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Book Title: The Best American Mystery Stories 2014|
The author of the book: Otto Penzler
ISBN 13: 9780544032576
Format files: PDF
The size of the: 329 KB
Edition: Mariner Books
Date of issue: October 7th 2014
Read full description of the books The Best American Mystery Stories 2014:This is the second volume of The Best American Mystery Stories that I've read, and the same holds true: mystery is a vague term that encompasses a lot of types of stories. That's at least as chosen by Laura Lippman, this year's editor. None of these stories are the "whodunit" variety, which kind of eliminates the word "mystery" from the picture, but they are about crime and the darkness of the soul.
My favorite stories were those that had a noir edge to them, or those that were funny, or both. What I did not expect was a posthumous story by Joseph Heller, the author of my favorite novel, Catch-22, and a very funny man. He wrote a story called "Almost Like Christmas" that has no laughs at all, and is brutal in its presentation. Another tough story is "Going Across Jordan," by James Lee Burke, a very well-established crime author, about itinerant workers in the 1950s. He opens his story with the following: "Who would believe somebody could drive a car across the bottom of ancient glacial lake at night, the high beams tunneling in electrified shafts of yellow smoke under the surface, but I stood on the bank and saw it, my head still throbbing from a couple of licks I took when I was on the ground and couldn't protect myself."
Continuing with noir, how can you beat an opening like Ernest Finney's "The Wrecker": "I'm sitting at the bar in the semigloom of the Silver Dollar, as far away as I can get from the loud music. A babe comes through the door. It's still before nine; too early for anyone else to eyeing the sign taped to the bar mirror: NOBODY'S UGLY AT 2 A.M." Unfortunately, the story doesn't match that socko start.
Other authors from outside the mystery genre participate. Pulitzer Prize-winner Annie Proulx takes us to the founding of Quebec in "Rough Deeds," which showcases chicanery in the logging business and has a grisly end. Roxane Gay has "I Will Follow You," which is about twin sisters who are very close, even though one marries a no-goodnick. The story is both menacing and a tad funny, such as when the narrator describes her brother-in-law, Darryl: "Carolina married when she was nineteen. Darryl, her husband, was a decade older, but he had a full head of hair and she thought that meant something." Or, "Darryl worked nights managing a small airfield on the edge of town. It was a mystery how he had fallen into the job. He knew little about managing, aviation, or work."
Also in the funny vein, there is Nancy Pauline Simpson's "Festered Wounds," set in a small Southern town in the year 1900, with a sheriff investigating the death of a man who took a header from a railroad bridge. It's full of cornpone humor like saying of the undertaker, "Penrose could make a ninety-year-old scrofula victim look like a Floradora girl.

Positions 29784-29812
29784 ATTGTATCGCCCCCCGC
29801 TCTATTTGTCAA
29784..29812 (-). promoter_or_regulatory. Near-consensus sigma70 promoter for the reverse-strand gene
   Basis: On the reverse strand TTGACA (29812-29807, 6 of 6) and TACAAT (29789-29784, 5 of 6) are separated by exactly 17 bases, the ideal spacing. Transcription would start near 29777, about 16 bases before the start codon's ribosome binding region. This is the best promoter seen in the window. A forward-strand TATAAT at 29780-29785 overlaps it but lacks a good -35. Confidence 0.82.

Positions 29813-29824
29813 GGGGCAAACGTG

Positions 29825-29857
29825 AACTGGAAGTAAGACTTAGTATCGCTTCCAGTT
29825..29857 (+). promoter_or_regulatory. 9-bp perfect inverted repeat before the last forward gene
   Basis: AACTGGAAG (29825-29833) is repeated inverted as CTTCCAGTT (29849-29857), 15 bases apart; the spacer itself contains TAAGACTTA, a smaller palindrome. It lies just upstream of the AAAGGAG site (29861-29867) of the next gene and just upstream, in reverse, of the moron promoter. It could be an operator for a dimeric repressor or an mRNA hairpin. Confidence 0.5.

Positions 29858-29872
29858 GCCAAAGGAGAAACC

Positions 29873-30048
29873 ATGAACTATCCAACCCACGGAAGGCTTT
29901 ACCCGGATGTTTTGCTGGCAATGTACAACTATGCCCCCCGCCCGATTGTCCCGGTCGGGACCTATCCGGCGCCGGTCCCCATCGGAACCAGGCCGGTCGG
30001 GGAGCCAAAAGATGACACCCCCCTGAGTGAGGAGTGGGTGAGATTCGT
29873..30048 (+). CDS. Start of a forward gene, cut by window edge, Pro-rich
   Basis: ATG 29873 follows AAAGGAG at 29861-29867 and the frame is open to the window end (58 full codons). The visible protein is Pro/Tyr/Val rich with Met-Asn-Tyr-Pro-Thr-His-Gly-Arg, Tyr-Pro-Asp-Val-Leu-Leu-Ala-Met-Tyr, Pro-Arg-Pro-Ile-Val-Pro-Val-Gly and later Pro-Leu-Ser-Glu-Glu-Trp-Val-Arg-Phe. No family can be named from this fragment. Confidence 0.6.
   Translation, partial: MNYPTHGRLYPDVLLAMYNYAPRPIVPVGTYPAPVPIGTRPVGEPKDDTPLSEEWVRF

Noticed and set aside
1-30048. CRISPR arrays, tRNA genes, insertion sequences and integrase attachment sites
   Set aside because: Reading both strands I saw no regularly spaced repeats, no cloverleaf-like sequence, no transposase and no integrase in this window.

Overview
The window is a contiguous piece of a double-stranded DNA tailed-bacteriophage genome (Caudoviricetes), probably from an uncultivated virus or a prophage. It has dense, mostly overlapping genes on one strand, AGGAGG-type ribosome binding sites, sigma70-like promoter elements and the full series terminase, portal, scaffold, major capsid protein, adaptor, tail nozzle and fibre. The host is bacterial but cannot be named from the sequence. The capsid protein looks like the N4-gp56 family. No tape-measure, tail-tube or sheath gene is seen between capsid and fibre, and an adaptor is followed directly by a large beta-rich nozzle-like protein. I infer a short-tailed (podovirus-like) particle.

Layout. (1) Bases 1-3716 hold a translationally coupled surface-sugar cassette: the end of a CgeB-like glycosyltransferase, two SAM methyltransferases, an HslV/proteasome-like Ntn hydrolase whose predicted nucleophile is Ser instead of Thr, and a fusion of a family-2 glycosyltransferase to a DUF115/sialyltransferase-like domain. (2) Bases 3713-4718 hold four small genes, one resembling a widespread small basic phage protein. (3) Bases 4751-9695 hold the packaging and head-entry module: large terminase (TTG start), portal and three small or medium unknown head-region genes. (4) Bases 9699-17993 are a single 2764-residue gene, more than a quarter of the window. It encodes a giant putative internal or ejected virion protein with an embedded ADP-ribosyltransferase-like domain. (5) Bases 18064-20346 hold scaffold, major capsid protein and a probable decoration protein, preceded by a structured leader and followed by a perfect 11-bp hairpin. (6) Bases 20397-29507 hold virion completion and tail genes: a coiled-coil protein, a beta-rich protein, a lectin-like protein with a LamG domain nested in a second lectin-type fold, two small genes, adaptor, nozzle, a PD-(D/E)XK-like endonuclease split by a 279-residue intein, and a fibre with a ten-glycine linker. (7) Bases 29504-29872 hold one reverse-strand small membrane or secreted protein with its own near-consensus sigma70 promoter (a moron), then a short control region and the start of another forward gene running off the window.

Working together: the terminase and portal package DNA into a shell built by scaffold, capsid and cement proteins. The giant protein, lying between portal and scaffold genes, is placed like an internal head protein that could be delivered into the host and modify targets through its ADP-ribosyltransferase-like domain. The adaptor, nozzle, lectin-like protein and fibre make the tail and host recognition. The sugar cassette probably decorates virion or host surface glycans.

Also set at the turn of the century is "The Covering Storm," by David H. Ingram, which has a man planning to commit the perfect murder, but he's undone by something unforeseen: the devastating hurricane that pummeled Galveston, Texas.
Two very good stories concern fathers and sons. Russell Banks' "Former Marine" has the title character spending his retirement robbing banks, but his son is a policeman. An even better story is "Pleasant Grove" by Scott Loring Sanders, which also is about a bank robbery and a father and a son, and is very, very dark: "The events of those few days, of the truck crashing, of him taking the money, of finding out the man's identity, of then blowing the guts out that same man, his father, of dragging him through the snow and burying him him in a makeshift grave, all of those events had haunted him." Any story that contains the words "makeshift grave" is bound to be dark.
Perhaps the best story is one that really can't qualify as a mystery, or even a crime thriller, but it's here. That's "Snuff," by Jodi Angel. It's about a teenage boy who is over at some friend's house with some boys watching what they think is a snuff movie. He ends up needing a ride, so calls his sister, who picks him up and hits a deer. It's dead, but it's pregnant, and she tries to deliver the fawn. It's a great story that connects on a number of levels. But I do believe there has never an authenticated snuff film ever found by law enforcement.
So, this is a pretty good collection. I can't go without mentioning Charlaine Harris, the author of the novels that True Blood is based on, with "Small Kingdoms," about avenging teachers. As a teacher, I can relate.
Read information about the authorOtto Penzler is an editor of mystery fiction in the United States, and proprietor of The Mysterious Bookshop in New York City, where he lives.
Otto Penzler founded The Mysteriour Press in 1975 and was the publisher of The Armchair Detective, the Edgar-winning quarterly journal devoted to the study of mystery and suspense fiction, for seventeen years.
Penzler has won two Edgar Awards, for The Encyclopedia of Mystery and Detection in 1977, and The Lineup in 2010. The Mystery Writers of America awarded him the prestigious Ellery Queen Award in 1994, and the Raven--the group's highest non-writing award--in 2003.
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